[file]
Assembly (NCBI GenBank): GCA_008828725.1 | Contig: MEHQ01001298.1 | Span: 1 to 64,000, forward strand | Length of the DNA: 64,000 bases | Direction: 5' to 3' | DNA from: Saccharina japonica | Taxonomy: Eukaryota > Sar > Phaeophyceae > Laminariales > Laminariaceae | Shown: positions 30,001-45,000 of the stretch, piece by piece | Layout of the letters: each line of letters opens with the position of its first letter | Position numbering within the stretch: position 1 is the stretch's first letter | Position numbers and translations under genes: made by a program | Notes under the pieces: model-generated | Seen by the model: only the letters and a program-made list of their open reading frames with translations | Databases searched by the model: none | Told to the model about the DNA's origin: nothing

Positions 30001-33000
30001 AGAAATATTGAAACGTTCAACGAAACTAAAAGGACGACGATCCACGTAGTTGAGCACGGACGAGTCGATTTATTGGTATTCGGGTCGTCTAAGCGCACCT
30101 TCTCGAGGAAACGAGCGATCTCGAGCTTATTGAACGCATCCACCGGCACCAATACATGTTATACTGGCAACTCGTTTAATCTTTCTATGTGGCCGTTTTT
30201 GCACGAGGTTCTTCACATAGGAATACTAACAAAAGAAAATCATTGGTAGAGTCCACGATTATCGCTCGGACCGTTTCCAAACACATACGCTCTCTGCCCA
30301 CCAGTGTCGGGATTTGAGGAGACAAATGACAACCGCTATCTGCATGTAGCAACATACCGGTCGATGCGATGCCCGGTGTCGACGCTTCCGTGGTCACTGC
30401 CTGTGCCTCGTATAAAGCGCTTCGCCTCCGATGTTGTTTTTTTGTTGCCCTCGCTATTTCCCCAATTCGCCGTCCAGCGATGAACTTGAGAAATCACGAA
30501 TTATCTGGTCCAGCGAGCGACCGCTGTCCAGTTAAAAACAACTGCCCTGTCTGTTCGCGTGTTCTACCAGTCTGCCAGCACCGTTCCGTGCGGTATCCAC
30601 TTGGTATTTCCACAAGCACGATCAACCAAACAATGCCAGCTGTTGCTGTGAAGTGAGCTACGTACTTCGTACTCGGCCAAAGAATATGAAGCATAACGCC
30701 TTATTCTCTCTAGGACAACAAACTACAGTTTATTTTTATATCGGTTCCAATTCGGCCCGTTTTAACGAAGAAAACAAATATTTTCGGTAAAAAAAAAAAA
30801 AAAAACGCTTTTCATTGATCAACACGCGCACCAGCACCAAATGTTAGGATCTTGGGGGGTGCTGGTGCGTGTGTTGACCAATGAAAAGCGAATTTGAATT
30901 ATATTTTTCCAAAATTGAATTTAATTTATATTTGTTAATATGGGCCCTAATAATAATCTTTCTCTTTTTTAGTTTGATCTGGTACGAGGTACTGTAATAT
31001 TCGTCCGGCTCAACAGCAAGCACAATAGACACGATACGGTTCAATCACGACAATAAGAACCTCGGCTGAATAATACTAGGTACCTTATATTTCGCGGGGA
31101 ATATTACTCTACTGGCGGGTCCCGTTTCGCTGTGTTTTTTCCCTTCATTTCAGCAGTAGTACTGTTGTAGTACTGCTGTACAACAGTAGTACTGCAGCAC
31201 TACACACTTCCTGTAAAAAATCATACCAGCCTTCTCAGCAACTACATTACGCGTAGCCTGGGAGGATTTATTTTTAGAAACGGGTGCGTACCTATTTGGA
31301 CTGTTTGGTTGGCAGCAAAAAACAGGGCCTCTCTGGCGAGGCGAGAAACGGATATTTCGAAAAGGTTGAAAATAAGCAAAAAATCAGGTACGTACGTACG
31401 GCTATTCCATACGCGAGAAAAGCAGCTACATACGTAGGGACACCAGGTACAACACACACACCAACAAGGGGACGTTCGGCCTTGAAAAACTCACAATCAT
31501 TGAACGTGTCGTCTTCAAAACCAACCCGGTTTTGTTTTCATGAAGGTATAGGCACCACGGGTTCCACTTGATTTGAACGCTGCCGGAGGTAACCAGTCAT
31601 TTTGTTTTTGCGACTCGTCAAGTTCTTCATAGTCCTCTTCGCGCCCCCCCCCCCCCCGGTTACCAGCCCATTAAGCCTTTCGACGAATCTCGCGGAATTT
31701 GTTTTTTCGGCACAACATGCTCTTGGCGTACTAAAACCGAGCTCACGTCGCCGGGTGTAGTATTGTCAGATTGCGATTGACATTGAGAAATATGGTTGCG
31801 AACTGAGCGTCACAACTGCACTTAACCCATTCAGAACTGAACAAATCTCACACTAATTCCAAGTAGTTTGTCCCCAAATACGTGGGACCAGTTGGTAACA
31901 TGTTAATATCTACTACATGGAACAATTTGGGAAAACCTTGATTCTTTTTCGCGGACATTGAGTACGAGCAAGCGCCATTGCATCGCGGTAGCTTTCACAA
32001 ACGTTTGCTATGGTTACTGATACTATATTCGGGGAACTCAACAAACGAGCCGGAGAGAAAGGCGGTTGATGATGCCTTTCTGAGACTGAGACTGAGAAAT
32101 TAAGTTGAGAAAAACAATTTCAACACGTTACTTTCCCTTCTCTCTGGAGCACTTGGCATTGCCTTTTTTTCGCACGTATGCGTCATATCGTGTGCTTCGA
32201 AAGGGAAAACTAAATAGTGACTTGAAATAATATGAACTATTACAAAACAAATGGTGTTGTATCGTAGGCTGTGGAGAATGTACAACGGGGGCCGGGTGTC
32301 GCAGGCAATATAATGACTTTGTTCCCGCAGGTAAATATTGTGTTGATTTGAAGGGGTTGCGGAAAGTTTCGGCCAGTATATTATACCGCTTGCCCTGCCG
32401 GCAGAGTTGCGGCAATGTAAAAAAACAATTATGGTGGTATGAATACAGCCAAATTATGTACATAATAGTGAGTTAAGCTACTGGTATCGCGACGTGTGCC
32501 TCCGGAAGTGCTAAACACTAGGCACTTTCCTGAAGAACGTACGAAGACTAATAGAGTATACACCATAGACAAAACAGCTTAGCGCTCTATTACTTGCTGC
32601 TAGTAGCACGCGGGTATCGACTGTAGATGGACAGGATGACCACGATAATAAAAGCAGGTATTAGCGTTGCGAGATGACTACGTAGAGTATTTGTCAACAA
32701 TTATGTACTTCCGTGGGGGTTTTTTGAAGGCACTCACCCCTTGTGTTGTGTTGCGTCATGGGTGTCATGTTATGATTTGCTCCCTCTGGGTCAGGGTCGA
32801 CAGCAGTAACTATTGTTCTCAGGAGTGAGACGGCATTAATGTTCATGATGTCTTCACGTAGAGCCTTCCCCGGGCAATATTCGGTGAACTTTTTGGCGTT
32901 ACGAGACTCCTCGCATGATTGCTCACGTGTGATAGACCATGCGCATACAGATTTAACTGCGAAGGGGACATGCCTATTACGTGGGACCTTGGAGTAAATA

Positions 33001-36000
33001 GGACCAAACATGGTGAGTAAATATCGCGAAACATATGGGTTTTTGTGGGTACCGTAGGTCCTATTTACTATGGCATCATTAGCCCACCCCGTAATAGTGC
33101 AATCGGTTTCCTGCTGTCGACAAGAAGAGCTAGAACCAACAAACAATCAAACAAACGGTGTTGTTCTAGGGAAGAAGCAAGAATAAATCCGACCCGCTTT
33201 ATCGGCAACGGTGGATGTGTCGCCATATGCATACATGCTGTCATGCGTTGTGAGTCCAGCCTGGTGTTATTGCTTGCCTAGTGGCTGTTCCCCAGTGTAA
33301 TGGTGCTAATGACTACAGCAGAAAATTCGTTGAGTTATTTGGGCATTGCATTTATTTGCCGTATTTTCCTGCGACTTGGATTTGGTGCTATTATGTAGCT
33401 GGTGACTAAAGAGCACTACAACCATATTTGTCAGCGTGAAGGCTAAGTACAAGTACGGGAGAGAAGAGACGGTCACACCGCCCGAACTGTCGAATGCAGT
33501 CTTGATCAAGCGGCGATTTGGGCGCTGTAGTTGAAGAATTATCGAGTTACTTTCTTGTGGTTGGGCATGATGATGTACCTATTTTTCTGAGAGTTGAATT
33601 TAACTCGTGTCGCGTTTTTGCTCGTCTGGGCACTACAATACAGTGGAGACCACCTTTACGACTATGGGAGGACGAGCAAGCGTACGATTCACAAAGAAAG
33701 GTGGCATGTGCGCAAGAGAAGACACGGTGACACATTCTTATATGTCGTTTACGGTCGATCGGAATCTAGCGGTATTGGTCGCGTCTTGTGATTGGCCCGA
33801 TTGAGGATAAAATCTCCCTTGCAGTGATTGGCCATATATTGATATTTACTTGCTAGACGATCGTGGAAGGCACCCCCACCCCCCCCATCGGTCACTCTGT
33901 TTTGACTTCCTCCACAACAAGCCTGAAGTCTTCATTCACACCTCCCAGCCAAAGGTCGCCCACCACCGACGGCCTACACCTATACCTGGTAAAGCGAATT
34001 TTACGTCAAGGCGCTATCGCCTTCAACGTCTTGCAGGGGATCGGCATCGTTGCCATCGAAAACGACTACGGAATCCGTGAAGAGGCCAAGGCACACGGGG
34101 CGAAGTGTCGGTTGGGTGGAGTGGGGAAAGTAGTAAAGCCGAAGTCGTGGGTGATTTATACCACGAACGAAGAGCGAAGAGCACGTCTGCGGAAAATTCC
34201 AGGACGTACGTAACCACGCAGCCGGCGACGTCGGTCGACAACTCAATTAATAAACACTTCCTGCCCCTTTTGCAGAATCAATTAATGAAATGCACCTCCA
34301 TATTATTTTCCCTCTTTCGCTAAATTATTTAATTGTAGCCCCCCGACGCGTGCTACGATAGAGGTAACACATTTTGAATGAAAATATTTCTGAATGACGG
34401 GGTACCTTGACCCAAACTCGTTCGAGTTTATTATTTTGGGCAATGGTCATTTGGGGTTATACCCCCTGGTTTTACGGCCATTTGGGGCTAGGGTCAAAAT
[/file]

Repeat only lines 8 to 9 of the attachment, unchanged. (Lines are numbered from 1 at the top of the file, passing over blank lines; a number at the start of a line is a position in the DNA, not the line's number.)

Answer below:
30501 TTATCTGGTCCAGCGAGCGACCGCTGTCCAGTTAAAAACAACTGCCCTGTCTGTTCGCGTGTTCTACCAGTCTGCCAGCACCGTTCCGTGCGGTATCCAC
30601 TTGGTATTTCCACAAGCACGATCAACCAAACAATGCCAGCTGTTGCTGTGAAGTGAGCTACGTACTTCGTACTCGGCCAAAGAATATGAAGCATAACGCC